xml:space="preserve">
When she came back from eight months studying abroad in China, Molly Bradtke of Columbia wanted to find a way to continue to practice her Mandarin in real-world situations.
The UMBC Asian studies major found that outlet at Columbia’s Longwood Apartments and Senior Center — and she found a way to give back to her community at the same time.
Through a partnership between the university and the senior center — and some inspiration from a local nonprofit — students like Bradtke are breaking an often severe language barrier between Longwood’s residents — mostly Chinese and Korean immigrants — and the English-speaking community around them. And for the past year, they’ve been helping the same seniors live healthfully through a full-fledged food pantry.
The idea started with UMBC Asian studies program management specialist Julie Rosenthal, who founded local nonprofit Food on the 15th eight years ago.
“My daughter thought that everyone had food, and if you didn’t, then you use your ATM card and go get it,” Rosenthal says. “If my daughter thinks that, then many others may, too. I wanted an experience where children of any age can help. I wanted them to see the beginning, middle and end of a major service project and the way they can help give back.”
Food on the 15th delivers donated groceries and toiletries to Howard County seniors in need, operating on no overhead, with volunteers doing all of the collecting, organizing and delivery. The deliveries come around the 15th of each month, when many residents’ Social Security checks have run out.
To date, Food on the 15th has delivered more than 19,000 bags of goods to seniors at Morningside Park Apartments in Jessup and the Tiber Hudson Building in Ellicott City.
When Constantine Vaporis, director of UMBC’s Asian studies program, learned about the nonprofit’s work and Longwood Apartments from Rosenthal, he had an idea to take it to the next level.
In fall 2013, the Asian studies program started an internship program at the Longwood Apartments and Senior Center off Foreland Garth Road. Longwood, a Housing and Urban Development (HUD) Section 8 unit, has a majority Korean and Chinese population, many of whom have difficulty speaking English.
“I was very surprised that there was low-income housing there,” says Vaporis. “We found that ... there was a real problem with communication between those who worked there and those who lived there. Something as simple as communicating that their faucet was leaking was a major problem for them,” he says of non-English-speaking residents.
Residents of Longwood Senior Apartments must be 62 years of age or disabled, and make less than $46,100 per year for a one-person household and less than $52,650 for a two-person household, as determined by the HUD. Longwood property manager Nakia Coleman says that because Longwood is a senior and disabled housing facility, most residents are on a fixed income from Social Security or are supported by their families.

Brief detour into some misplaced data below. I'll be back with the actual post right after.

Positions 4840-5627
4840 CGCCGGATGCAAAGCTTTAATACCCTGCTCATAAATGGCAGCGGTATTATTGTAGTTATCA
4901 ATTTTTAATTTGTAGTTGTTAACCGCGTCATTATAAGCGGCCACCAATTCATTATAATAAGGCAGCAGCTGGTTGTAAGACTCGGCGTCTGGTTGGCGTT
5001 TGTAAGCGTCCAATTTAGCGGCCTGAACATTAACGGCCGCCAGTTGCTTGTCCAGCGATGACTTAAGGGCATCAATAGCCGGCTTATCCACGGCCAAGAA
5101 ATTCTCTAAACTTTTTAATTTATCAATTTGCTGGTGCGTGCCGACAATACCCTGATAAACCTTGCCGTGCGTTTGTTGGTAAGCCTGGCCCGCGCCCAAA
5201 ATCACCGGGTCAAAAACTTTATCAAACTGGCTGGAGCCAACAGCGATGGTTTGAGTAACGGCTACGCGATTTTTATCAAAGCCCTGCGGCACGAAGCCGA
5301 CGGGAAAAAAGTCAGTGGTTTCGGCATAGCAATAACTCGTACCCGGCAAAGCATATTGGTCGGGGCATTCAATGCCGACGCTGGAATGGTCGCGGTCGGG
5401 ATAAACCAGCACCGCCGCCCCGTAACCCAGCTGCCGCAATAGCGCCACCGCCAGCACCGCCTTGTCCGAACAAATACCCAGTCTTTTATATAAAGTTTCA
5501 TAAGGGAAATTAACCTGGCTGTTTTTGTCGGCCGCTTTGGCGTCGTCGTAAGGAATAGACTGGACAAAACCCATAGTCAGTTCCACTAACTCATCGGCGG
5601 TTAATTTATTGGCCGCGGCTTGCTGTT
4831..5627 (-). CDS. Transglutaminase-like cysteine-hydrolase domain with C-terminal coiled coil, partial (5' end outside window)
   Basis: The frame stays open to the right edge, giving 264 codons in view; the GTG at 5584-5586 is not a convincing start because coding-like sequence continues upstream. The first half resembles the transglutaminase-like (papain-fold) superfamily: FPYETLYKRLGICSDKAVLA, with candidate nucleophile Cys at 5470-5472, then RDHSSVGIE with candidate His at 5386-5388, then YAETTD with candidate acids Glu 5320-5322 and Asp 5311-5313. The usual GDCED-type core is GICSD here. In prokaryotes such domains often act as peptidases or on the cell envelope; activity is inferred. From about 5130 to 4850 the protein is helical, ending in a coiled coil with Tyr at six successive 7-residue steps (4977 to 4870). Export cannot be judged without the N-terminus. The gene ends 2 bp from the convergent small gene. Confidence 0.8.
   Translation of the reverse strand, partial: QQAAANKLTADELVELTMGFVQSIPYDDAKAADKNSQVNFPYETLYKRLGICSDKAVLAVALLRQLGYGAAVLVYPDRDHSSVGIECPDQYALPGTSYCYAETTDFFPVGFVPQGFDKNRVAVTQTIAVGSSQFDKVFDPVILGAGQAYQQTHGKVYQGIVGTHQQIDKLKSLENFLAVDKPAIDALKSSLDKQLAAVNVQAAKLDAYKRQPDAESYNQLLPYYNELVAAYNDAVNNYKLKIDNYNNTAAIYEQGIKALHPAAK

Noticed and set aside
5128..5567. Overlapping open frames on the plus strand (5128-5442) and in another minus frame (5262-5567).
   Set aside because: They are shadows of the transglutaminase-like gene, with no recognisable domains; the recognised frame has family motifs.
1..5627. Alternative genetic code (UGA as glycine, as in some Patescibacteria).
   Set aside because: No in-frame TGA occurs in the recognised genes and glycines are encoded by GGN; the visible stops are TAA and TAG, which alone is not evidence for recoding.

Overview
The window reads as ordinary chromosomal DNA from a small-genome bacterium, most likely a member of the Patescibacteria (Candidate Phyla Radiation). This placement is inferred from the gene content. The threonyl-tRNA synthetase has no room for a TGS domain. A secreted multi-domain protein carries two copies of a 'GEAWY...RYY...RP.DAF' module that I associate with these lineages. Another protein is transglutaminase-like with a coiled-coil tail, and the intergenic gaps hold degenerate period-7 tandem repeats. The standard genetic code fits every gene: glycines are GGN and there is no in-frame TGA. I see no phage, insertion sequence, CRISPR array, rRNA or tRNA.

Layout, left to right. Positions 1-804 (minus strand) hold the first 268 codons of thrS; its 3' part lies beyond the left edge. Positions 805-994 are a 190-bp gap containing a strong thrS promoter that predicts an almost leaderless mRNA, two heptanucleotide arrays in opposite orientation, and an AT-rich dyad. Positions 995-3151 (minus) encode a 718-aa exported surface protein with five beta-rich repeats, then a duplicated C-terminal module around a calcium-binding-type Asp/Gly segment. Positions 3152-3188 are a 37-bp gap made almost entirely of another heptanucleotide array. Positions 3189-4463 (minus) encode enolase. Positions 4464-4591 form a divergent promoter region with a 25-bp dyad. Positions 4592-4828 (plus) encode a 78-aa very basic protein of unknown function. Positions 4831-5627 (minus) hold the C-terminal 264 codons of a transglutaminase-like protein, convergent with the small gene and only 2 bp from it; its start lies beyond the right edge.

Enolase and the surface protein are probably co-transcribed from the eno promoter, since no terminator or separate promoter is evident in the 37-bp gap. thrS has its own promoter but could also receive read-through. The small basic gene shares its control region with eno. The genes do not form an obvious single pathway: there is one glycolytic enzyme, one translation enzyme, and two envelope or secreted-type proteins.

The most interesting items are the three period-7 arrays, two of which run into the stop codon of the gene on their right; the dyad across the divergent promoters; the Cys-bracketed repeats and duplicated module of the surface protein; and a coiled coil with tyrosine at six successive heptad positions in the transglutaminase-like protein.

Katherine Weir, director of the Longwood Senior Center in the Howard County Office on Aging, says the program helps bridge that gap.
Through the internship program, students assist the housing manager and the director of the senior center by serving as interpreters at community meetings, teaching English language classes, translating documents and facilitating communication between the staff and the residents.
“The students provide written translation so that [residents] are able to keep current with events around the county and here at Longwood Senior Center,” Weir says.
For Klara Kim of Baltimore, the internship program gave her more than just a chance to practice her language skills — it gave her a chance to learn from those with years of experience and wisdom living in a different culture.
“As I worked more closely with the residents, I realized that I can learn from them,” says Kim, who was one of the first two students to get involved in the program. “Giving back feels great, but being able to learn about life and how to live a simple, happy life, that’s something you can always have.”
Last spring, a grant from UMBC launched a sustainable way for Longwood’s low-income seniors to get another basic need — food. Program directors created Longwood’s Asian Food Pantry, which, like Food on the 15th, provides seniors with food and toiletries donated by organizations like Howard County Chinese School, the Chinese Language School of Columbia and the Howard County Boy Scouts Scouting for Food project.
And it now has a home. Eagle Scout Chris Young, a River Hill High School student, built shelves for the pantry, which also operates with no overhead costs thanks to program volunteers and interns from UMBC.
“It’s been wonderful,” Vaporis says. “The translator part of the program gives them a chance to use their language skills, especially when they come back from study abroad and they don’t have a way to use their language skills, and the pantry part of the project is an incredible way to give back and connect UMBC to the community.”
Initially, the Asian Food Pantry served just 20 residents, but demand quickly grew and now about 90 of the 170 residents at Longwood participate in the program.
“It felt great to be able to help,” Bradtke says. “I realized on my first day at Longwood what a need there is in the community for language help but how few resources are devoted to it.”   
Advertisement
Advertisement
Advertisement